By Jan Oberg

TFF PressInfo 103 – October 25, 2000

Originally published here.

 

Based on the analysis in PressInfo 102, here follow some examples of the cul-de-sac created by the Milosevic/West symbiosis:

 

Kosovo options

1. Declare it an integral part of Serbia/Yugoslavia.

If so, it can’t be excluded that hardline Albanians would begin to attack KFOR, UN, OSCE, and NGO staff. The risk of losing lives would scare the West, the US in particular. The Albanians are perfectly right in interpreting US and other Western actions the last years as a policy of strong support to their struggle for Kosova as an independent state. The KPC could quickly become KLA again. And if Serbs and other chased-out people came back to Kosovo we would see much more violence.

 

2. Declare Kosovo an independent state.

That is incompatible with UN SC resolution 1244. More important, no democratic government can be elected in Belgrade on “let’s give Kosovo away forever.” If a democratic government actually did so after having been elected, the people, the Army, the police, paramilitaries – or whoever – would likely attempt to turn over that government and we would be back to a Milosevic-like situation, a stalemate. Neither could attempts to militarily re-take Kosovo be excluded. People knew that Kosovo was lost to a large extent because of Milosevic’ arrogant policies, but it does NOT mean that they think it should be permanently lost under a democratic government. Furthermore, Albanians in Montenegro and Macedonia would ask: if Kosovo-Albanians can achieve independence, why not us?

 

3. Declare Kosovo a protectorate for decades ahead or just make no decision concerning its future status.

Would also go against SC resolution 1244. No government is willing to pay for the international presence in Kosovo the next 10-20 years which is what would be required; the UN and others are already strapped for funds. Donor conference promises have never materialized – money never being a problem for war, but certainly always for peace. A protectorate would also sour relations and make cooperation impossible with Belgrade and, thus, be an impediment to Balkan stability as well as to the promotion of Western economic and strategic long-term interests. [Read more…]

Some ethical aspects on NATO’s intervention in Kosovo – Part B

By Jan Oberg

TFF PressInfo 74 – July 29, 1999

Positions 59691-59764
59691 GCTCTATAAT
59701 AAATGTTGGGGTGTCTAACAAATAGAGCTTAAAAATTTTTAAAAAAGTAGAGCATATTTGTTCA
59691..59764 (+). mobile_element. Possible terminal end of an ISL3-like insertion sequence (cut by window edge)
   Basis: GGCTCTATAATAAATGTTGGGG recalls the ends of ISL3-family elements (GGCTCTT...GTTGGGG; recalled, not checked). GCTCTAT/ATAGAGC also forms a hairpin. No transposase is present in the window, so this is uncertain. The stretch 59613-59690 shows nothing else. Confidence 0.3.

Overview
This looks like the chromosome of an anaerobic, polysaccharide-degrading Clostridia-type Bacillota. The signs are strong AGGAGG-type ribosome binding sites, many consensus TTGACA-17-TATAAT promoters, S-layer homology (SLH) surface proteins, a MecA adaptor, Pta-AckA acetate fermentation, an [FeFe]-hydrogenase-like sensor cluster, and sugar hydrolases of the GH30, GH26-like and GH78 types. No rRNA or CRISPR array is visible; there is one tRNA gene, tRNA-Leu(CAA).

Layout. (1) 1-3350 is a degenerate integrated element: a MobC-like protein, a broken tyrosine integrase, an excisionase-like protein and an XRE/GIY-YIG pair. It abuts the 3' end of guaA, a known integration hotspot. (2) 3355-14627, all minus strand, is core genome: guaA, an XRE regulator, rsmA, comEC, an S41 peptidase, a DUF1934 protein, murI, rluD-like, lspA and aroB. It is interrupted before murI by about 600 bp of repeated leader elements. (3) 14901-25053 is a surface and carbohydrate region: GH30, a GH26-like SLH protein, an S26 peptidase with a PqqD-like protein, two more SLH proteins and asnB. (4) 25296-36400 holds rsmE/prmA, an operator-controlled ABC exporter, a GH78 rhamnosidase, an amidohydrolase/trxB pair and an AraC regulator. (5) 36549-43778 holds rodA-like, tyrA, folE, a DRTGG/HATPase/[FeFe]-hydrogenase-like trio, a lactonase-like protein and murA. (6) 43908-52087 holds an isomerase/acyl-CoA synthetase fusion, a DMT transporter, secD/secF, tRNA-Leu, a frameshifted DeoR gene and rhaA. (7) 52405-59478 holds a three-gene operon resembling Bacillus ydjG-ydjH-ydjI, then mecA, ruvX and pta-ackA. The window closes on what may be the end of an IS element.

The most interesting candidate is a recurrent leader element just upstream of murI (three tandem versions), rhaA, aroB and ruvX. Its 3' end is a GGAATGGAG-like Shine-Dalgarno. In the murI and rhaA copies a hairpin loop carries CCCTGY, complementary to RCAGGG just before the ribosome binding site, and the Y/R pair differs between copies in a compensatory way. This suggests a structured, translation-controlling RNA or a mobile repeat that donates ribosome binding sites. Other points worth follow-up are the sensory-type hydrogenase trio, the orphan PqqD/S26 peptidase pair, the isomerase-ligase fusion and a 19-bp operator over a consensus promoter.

Originally published here.

Serbo-Croatian version here.

 

• Stereotyping and discrimination
Ask yourself whether NATO’s bombing and subsequent occupation could have been done against any other nation in today’s Europe. Whether any other country than Yugoslavia and any other people but Serbs is so despised? The plight of the Albanian refugees is in focus, but how well and how extensive did media cover that of the Serbs, Goranis, Montenegrin, Turks and Gypsies in Kosovo? The refugee camps in Macedonia and Albania entered our living rooms – but did the human suffering of people living in and fleeing to bombed-out Yugoslavia?

Recent Albanian extremist violence against Serbs is reported with ‘understanding,’ presented as (justifiable) revenge for what Serb police, military and paramilitary units did. But the media which told the story this way, never ‘explained’ that Serb ethnic cleansing after NATO started bombing could be ‘understood’ as (justifiable) anger at what THEY saw as the destruction of their entire country commissioned or demanded – as it was – by moderate as well as extremist Kosovo-Albanians.

Everybody knows that humanitarian aid should be based on needs only. But people living in Yugoslavia shall not receive any assistance ‘as long as Milosevic is at the helmet.’ One wonders whether the international human rights community is on collective holiday? Since the early 1990s, Serb human and minority rights were never cared for to the extent e.g. Croatian, Bosniak and Albanian rights were.

In social science, stereotyping can be defined as ‘a one-sided, exaggerated and normally prejudicial view of a group, tribe or class of people, and is usually associated with racism and sexism.’ Stereotypes are often resistant to change or correction from countervailing evidence, because they create a sense of social solidarity. Is it so unlikely that the United States and NATO did just a bit of stereotyping to maintain alliance credibility and solidarity?

• Authoritarian politics undermining international democracy.
NATO now has a near-monopoly on conflict-management. The UN, the EU, single governments in the region, OSCE and NGOs went out of the region when NATO went in. No NATO government declared war, no parliaments voted about participation in the campaign. (In contrast, the ‘dictatorship’s parliament in Belgrade debated both the Rambouillet and the G8 plan). None of the democracies in NATO dared challenge the near-total US military and political dominance in this operation or that of the “Quint” – the five biggest NATO leaders. [Read more…]

Interview With Jan Oberg in Kosovo-Albanian “ZËRI” in Pristina by Blerim Shala

By Jan Oberg
December 22, 1998

1. DR. OBERG, HOW DO YOU EVALUATE THE PRESENT SITUATION IN KOSOVA, ESPECIALLY REGARDING THE OSCE OBSERVER MISSION WHICH IS SUPPOSED TO BE ESTABLISHED IN THE NEXT FEW WEEKS?